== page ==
Excessive loss of honeybee colonies threatens not only honeybee survival but also the many wild plants and crops that the bees pollinate and the many economies that are based on those crops.
The possible culprits for this global problem include parasites, insecticides, disease, climate stress and malnutrition, but many have pointed the finger squarely at insecticides as the prime suspect.
Now, a new study from the University of Maryland shows that the world's most common insecticide does not significantly harm honeybee colonies at real-world dosage levels.
The study, which was published March 18 in the journal PLOS ONE, looked at the effects of the insecticide imidacloprid on honeybee colonies over a three-year period. To see significant negative effects, including a sharp decrease in winter survival rates, the researchers had to expose the colonies to at least four times as much insecticide encountered under normal circumstances. At 20 times the normal exposure levels, the colonies experienced more severe consequences.
The study does not totally absolve imidacloprid of a causative role in honeybee colony declines. Rather, the results indicate that insecticides are but one of many factors causing trouble for the world's honeybee populations.
"Everyone is pointing the finger at these insecticides. If you pull up a search on the internet, that's practically all anyone is talking about," said Galen Dively, emeritus professor of entomology at the University of Maryland and lead author of the study. "This paper says no, it's not the sole cause. It contributes, but there is a bigger picture."
Imidacloprid is one of a broad class of insecticides called neonicotinoids, so named because they are chemically derived from nicotine. In tobacco and other related plants, nicotine acts as a deterrent by poisoning would-be herbivores. While nicotine itself was once used as an insecticide, it has fallen out of favor because it is highly toxic to humans and breaks down rapidly in sunlight. Neonicotinoids have been engineered specifically to address these shortcomings.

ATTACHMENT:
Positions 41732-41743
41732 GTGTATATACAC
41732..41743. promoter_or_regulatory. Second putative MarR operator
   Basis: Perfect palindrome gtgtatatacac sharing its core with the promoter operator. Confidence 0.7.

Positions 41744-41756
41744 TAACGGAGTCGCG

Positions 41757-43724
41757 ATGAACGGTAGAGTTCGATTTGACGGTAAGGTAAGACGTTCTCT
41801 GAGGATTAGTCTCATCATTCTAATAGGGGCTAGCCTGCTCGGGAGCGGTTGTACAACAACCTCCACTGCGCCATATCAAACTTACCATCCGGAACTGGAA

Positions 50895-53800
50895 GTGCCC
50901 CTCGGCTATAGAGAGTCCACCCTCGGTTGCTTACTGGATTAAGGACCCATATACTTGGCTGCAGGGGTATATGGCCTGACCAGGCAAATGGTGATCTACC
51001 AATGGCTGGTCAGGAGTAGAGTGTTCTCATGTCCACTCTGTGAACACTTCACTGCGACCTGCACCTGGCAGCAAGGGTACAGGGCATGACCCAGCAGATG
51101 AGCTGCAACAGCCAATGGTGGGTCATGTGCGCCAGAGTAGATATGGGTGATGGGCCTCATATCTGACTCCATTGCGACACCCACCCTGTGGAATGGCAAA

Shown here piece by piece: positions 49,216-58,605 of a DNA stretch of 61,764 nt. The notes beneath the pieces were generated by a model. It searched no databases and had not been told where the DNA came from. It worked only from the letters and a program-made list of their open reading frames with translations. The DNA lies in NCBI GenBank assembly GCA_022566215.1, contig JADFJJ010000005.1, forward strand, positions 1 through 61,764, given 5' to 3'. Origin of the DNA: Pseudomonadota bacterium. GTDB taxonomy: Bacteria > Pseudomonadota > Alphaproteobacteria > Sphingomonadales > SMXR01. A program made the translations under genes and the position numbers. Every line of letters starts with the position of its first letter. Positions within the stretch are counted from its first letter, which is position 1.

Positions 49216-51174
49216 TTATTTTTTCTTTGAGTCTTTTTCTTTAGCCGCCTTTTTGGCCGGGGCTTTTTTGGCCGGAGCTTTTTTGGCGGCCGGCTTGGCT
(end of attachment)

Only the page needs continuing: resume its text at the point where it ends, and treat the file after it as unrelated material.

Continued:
"Imidacloprid is the most widely used insecticide in the world. It's not restricted because it is very safe — an order of magnitude safer than organophosphates," Dively said, drawing a comparison with a class of chemicals known to be highly toxic to nearly all living things.
For the study, Dively and his colleagues fed pollen dosed with the insecticide to honeybee colonies. The team purposely constructed a worst-case scenario, even at lower exposure levels. For example, they fed the colonies tainted food for up to 12 continuous weeks. This is a much longer exposure than bee colonies would experience in real-world scenarios, because most crops do not bloom for such an extended period of time.
Even at these longer exposure periods, realistic dosage levels of imidacloprid did not cause significant effects in the honeybee colonies. Only at higher levels did the colonies start to have trouble producing healthy offspring and surviving through the winter.
"A lot of attention has been paid to neonicotinoids, but there isn't a lot of field data. This study is among the first to address that gap," University of Maryland assistant professor of entomology Dennis vanEngelsdorp, a leading bee researcher who was not involved in the study.
"It's not surprising that higher levels will hurt insects. They're insecticides after all," said vanEngelsdorp, who directs the Bee Informed Partnership, a collaboration of leading university and federal researchers seeking to better understand honeybee declines in the U.S. However, "this study is saying that neonicotinoids probably aren't the sole culprit at lower, real-world doses."
Dively and vanEngelsdorp both agree that a synergistic combination of many factors is most likely to blame for colony declines. Climate stress could be taking a toll, and malnutrition could be a factor as well. The latter is a particular concern for industrial bee colonies that are rented to large-scale agricultural operations. These bees spend much of their time eating pollen from one or two crops, which throws their diet out of balance.